Tiger Woods, Lindsey Vonn

Lindsey Vonn ‘making really good progress’ in recovery, boosted by Tiger Woods

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Lindsey Vonn is “right on track, if not slightly ahead” in her recovery from her latest knee surgery in January that caused her to miss the Sochi Olympics.

She and Tiger Woods have been leaning on each other during rehab, she told The Associated Press. Woods missed the Masters in April after back surgery.

“Rehab is not a fun thing to do — it’s very monotonous and tedious and a lot of the same exercises over and over and over,” Vonn, 29, told the AP. “But if you’re going through rehab, it’s nice to have a partner to do this with … someone who relates to your situation and that you can talk to, rehab and train together.”

Vonn’s time frame to return to ski racing is unchanged. She hopes to return to snow Oct. 1 and could race in the first week of December in Lake Louise, Alberta, if all goes well.

Vonn has split her rehab time in her native Colorado and Florida, recently being cleared to ride a road bike and promptly going on a 20-mile trek, according to the AP.

“I feel like I’m making really good progress now,” she said.

In March, Vonn said her rehab was “slow going” from January surgery to repair her right ACL in the same knee she blew out at the February 2013 World Championships.

Had Vonn been able to race in the Sochi Olympics, defending her 2010 Olympic downhill title, she said she would have retired after the 2014-15 season and next February’s World Championships in Vail/Beaver Creek, Colo. Now she’s committed to another Olympic cycle.

NBC, NBCSN, Live Extra plan unprecedented coverage World Alpine Skiing Championships

Elana Meyers Taylor crashes, brakewoman ejected (video)

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Two-time Olympic medalist Elana Meyers Taylor‘s start to the World Cup bobsled season was both record-breaking and painful.

Meyers Taylor and brakewoman Kehri Jones had the fastest women’s start time ever recorded on the 2010 Olympic track in Whistler, B.C., on Saturday.

But only one of them made it to the finish.

Meyers Taylor crashed the sled during their first run, with the impact causing Jones to eject out the back and slide along the chute before coming to a stop.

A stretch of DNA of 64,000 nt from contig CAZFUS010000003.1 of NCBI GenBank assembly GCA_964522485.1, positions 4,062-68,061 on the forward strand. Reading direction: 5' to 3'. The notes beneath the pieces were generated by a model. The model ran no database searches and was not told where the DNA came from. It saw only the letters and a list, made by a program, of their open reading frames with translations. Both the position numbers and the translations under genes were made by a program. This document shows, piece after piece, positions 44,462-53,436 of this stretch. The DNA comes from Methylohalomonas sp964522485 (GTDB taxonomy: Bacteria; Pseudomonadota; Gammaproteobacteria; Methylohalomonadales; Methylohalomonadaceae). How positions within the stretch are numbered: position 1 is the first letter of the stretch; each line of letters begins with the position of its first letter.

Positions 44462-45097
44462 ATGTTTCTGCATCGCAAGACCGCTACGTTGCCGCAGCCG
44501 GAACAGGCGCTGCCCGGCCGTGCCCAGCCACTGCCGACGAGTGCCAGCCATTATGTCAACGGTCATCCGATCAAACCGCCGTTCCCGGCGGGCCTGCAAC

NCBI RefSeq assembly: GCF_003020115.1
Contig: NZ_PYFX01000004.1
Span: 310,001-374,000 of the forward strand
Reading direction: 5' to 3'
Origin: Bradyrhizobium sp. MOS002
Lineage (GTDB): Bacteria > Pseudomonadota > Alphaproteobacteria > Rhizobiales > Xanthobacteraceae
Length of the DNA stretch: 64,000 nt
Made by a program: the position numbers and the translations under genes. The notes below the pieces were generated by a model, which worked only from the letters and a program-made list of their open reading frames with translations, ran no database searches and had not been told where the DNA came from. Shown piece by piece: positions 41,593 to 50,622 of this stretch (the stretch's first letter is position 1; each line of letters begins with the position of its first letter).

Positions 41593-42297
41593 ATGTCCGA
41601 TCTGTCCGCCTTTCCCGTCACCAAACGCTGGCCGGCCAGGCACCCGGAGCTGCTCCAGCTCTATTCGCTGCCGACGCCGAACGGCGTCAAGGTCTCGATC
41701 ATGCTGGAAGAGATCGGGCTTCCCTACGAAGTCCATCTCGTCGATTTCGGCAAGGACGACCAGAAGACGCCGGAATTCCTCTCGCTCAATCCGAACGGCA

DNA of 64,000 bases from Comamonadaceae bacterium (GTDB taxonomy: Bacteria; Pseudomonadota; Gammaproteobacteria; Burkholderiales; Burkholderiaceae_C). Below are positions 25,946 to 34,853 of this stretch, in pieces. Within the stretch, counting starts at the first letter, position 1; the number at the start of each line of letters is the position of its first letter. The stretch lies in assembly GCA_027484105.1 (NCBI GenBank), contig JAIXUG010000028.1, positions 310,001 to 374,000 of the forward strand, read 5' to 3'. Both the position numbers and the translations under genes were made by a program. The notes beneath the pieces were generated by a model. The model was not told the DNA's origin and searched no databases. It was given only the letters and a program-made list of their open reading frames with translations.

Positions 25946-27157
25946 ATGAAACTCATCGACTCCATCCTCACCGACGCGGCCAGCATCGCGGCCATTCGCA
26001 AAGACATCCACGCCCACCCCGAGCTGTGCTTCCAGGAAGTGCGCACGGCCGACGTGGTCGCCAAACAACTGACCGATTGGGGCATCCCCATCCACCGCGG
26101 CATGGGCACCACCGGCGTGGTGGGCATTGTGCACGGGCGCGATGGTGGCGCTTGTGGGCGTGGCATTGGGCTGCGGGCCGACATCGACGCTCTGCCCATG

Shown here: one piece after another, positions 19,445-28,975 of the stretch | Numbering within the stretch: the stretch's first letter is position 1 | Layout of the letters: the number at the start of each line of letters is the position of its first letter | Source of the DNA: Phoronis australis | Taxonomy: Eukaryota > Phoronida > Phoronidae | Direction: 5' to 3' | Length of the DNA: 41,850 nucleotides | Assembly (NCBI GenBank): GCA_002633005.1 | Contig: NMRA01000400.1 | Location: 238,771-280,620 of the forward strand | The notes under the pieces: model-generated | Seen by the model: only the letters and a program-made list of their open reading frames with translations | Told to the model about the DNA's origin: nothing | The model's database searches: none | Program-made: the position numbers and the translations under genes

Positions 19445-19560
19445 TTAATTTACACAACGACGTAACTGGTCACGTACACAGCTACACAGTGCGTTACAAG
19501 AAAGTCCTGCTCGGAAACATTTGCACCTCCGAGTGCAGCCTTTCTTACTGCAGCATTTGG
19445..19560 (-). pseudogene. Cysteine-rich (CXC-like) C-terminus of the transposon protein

Both athletes were able to walk off the track, according to U.S. Bobsled.

Meyers Taylor missed four races last season while receiving treatment for long-term effects from a January 2015 concussion. She returned to win at the last two stops.

MORE: Why Steven Holcomb mulled retirement

Diver Sammy Lee, first Asian-American male gold medalist, dies at 96

NEW YORK, NY - APRIL 18:  1948 and 1952 Olympic platform diving gold medalist Dr. Sammy Lee and Olympic diving hopeful Brittany Viola of the United States attend the Team USA Road to London 100 Days Out Celebration in Times Square on April 18, 2012 in New York City.  (Photo by Jeff Zelevansky/Getty Images for USOC)
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Dr. Sammy Lee, the first Asian-American man to win an Olympic gold medal and first male diver to repeat as Olympic champion, died of pneumonia at age 96 on Friday, according to the University of Southern California.

Lee was born in Fresno, Calif., of Korean parents.

He unretired from a medical career to compete in his first Olympics in London in 1948, after the Games took a 12-year break due to World War II.

Lee earned platform gold and springboard bronze in 1948 and then retired, unretired and defended his platform title in 1952. Lee and another Asian-American, Victoria Manolo-Draves, who had a Filipino father and English mother, both won diving titles in 1948, with Draves’ springboard gold coming first.

Lee also served in the U.S. Army Medical Corps during the Korean War.

He succeeded despite facing racial discrimination. From TeamUSA.org:

When Sammy was growing up, non-whites could use the pool where he practiced one day a week, on Wednesdays only. And then, as he has told it, the pool would be emptied after the non-whites used it, and fresh water was brought in the next day.

When the pool was off-limits, Sammy practiced by jumping into a sand pile.

Lee went on to coach divers, including Greg Louganis, after his competitive career, and continued his medical work. He graduated from USC’s medical school in 1947.

He is a member of the U.S. Olympic and International Swimming Halls of Fame.

*Correction: An earlier version of this post erroneously reported Lee was the first Asian-American Olympic champion. He was the second.